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- The 2014 Big Picture on Cyber Security
- AFCEA Answers
- Ask the CIO
- Connected Government
- Consolidating Mission-critical Systems
- Constituent Servicing
- Continuous Monitoring: Tools and Techniques for Trustworthy Government IT
- The Data Privacy Imperative: Safeguarding Sensitive Data
- Eliminating the Pitfalls: Steps to Virtualization in Government
- Federal Executive Forum
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- Government Cloud Brokerage: Who, What, When, Where, Why?
- Government Mobility
- Mission-critical Apps in the Cloud
- Mobile Device Management
- The Modern Federal Threat Landscape
- The Path from Legacy Systems
- Understanding the Intersection of Customer Service and Security in the Cloud
Shows & Panels
Big Bucks Wish List
Monday - 9/14/2009, 4:00am EDT
- If you're a former fed who has returned to government (or Clinton appointee back on the payroll after 8 years in the wilderness) would you like cash-retirement credit for total time-served under FERS? Feds under the older CSRS retirement system have the incentive to save up their sick leave. But workers under the newer FERS system, which includes 80 percent of the workforce, are under a use-it-or-lose-it-system. For them, previous service is of no benefit. When they come back to government they start out at day one!
- Would you like to transition into retirement by working part-time without penalty?
- Should feds in Alaska and Hawaii trade their cash-free 20 percent-plus pay differentials for taxable locality pay adjustments?
- Would it benefit you (and the government) as a retired fed if Uncle Sam allowed you to come back into federal service and collect both full pay and pension? Right now, for most folks, there is an offset that doesn't make it worthwhile to return.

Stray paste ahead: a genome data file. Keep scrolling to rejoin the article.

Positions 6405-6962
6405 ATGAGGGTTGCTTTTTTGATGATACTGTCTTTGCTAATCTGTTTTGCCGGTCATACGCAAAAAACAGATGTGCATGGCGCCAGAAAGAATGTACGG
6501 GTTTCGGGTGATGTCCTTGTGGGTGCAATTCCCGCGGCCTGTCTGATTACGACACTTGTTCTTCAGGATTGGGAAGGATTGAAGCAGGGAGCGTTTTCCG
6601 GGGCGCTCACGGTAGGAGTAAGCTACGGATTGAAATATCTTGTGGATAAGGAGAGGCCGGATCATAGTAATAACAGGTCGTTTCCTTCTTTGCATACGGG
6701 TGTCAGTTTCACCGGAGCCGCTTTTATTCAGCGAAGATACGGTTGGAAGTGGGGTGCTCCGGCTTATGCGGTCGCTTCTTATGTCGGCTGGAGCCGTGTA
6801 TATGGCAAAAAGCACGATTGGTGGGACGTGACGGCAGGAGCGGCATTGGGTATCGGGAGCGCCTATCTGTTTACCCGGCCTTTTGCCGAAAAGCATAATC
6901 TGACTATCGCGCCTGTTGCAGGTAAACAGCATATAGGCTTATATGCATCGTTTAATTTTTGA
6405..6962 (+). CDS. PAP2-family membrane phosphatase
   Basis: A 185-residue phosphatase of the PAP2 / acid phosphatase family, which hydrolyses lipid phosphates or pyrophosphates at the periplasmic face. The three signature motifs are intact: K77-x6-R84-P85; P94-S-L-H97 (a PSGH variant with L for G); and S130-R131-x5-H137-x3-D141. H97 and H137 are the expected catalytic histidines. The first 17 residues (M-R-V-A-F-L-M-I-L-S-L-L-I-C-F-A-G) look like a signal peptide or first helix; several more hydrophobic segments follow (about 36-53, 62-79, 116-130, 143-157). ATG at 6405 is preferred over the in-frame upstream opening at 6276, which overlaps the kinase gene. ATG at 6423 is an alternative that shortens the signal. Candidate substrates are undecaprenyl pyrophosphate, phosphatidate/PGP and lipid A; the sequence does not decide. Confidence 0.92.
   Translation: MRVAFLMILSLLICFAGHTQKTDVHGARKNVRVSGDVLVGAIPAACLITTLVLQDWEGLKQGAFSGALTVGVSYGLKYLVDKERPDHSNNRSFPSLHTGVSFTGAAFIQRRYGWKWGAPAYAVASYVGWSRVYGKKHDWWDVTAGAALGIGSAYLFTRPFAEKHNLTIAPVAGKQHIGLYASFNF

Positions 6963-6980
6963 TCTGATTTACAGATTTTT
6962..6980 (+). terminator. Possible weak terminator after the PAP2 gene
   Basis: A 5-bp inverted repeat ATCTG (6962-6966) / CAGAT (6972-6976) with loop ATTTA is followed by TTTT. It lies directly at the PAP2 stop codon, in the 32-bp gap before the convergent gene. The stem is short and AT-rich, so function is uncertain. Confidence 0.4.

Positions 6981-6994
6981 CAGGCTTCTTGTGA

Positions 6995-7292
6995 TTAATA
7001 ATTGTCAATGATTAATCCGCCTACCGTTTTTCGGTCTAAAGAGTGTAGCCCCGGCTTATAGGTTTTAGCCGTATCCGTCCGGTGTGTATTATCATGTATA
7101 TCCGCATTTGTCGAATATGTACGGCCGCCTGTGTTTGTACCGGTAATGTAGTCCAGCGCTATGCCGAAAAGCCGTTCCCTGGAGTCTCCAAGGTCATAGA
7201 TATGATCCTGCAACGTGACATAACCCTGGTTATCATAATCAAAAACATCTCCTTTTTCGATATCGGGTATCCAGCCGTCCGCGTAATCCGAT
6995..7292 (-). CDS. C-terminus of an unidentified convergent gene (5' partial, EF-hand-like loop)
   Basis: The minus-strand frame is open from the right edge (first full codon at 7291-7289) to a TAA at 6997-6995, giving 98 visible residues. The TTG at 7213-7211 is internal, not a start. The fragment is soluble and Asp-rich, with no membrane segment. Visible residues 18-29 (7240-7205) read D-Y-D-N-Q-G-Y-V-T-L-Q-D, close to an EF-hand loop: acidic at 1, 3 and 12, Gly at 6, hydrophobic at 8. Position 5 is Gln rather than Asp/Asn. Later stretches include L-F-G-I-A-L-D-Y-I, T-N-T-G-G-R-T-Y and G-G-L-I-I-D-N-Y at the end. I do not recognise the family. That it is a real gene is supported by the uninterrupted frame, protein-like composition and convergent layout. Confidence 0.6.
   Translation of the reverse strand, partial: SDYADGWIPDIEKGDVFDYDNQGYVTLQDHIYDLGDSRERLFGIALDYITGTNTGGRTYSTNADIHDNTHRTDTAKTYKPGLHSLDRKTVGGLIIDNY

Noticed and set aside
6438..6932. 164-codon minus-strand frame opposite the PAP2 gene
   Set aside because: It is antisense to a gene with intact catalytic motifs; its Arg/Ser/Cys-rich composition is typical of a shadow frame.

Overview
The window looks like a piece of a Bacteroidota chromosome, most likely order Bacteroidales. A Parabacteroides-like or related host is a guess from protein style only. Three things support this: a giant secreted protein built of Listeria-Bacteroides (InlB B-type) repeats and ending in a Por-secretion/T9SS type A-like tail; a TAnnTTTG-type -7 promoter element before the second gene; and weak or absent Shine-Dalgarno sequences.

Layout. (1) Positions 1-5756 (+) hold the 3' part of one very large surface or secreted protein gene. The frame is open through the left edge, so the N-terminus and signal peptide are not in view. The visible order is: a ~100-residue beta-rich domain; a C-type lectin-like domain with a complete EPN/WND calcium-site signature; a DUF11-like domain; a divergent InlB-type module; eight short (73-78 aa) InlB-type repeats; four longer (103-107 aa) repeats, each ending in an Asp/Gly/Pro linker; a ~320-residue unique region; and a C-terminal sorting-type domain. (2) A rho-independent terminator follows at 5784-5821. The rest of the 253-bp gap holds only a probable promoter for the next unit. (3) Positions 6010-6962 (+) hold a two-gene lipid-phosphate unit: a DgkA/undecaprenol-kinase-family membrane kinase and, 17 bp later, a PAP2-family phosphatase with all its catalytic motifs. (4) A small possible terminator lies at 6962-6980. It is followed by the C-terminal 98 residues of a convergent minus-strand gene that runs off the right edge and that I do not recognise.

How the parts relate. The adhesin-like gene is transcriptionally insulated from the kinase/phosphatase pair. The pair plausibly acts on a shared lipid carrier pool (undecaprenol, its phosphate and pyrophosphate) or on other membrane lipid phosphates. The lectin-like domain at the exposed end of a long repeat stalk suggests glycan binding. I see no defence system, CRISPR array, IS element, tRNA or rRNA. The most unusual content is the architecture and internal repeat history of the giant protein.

If any of the above apply to you, keep an eye on the Defense Authorization Act. The House and Senate have approved their versions of this must-pass bill. Both contain new and valuable benefits for federal workers, postal employees, retirees and wanna-be retirees. Most of the pro-fed perqs that would impact the most people are in the House version.
Senate-House conferees will decide which (if any) of the four benefits in the House version, or the one improvement in the Senate bill, will be in the final version which will then be sent to President Obama. The administration is opposed to the proposal that would benefit most feds: Giving workers under the FERS retirement system credit for unused sick leave. But just how opposed is unknown.
Although nobody can guarantee what will happen, pro-fed lobbyists feel that the president will sign (albeit reluctantly) whatever version of the Defense bill Congress agrees upon. And because most of the pro-fed, pro-retiree perqs are in the House version, most feds should be rooting for House conferees to hang tough, stand their ground and insist that some (all would be nice) of the changes in their bill be incorporated in the final version.
So what's in the two versions? Here's a thumbnail sketch to bring you up to speed: D-Day Coming in September
What the House conferees do (or give up) in the Senate-House conference on the Defense bill will be critical. That's because last time these same perqs came up, as embeds in the Tobacco Bill, the House rolled over for the Senate. It passed its version with the pro-fed items in it, but made a rare concession (because the administration wanted the bill passed ASAP) to take whatever the Senate approved. And did so even after most of the pro-fed, pro-retiree provisions were stripped from it. In other words, the Tobacco bill never went to conference, meaning the Senate version went to the president.
For the back story on how the Tobacco bill evolved, and why it probably won't happen that way this time around, click here.
(Mr. Causey would like it noted that no animals were harmed in the making of this quiz. sk)
Nearly Useless Factoid
by Suzanne Kubota
The Inside Science News Service reports scientists in Taiwan have discovered extracts from the roots of a plant used in 1918 to fight the Spanish influenza pandemic are more potent in killing the swine flu H1N1 virus than prescription antiviral drugs. The root is commonly known as "Dung of the Devil" because of its foul-smelling sap and grows primarily in Iran, Afghanistan and mainland China.
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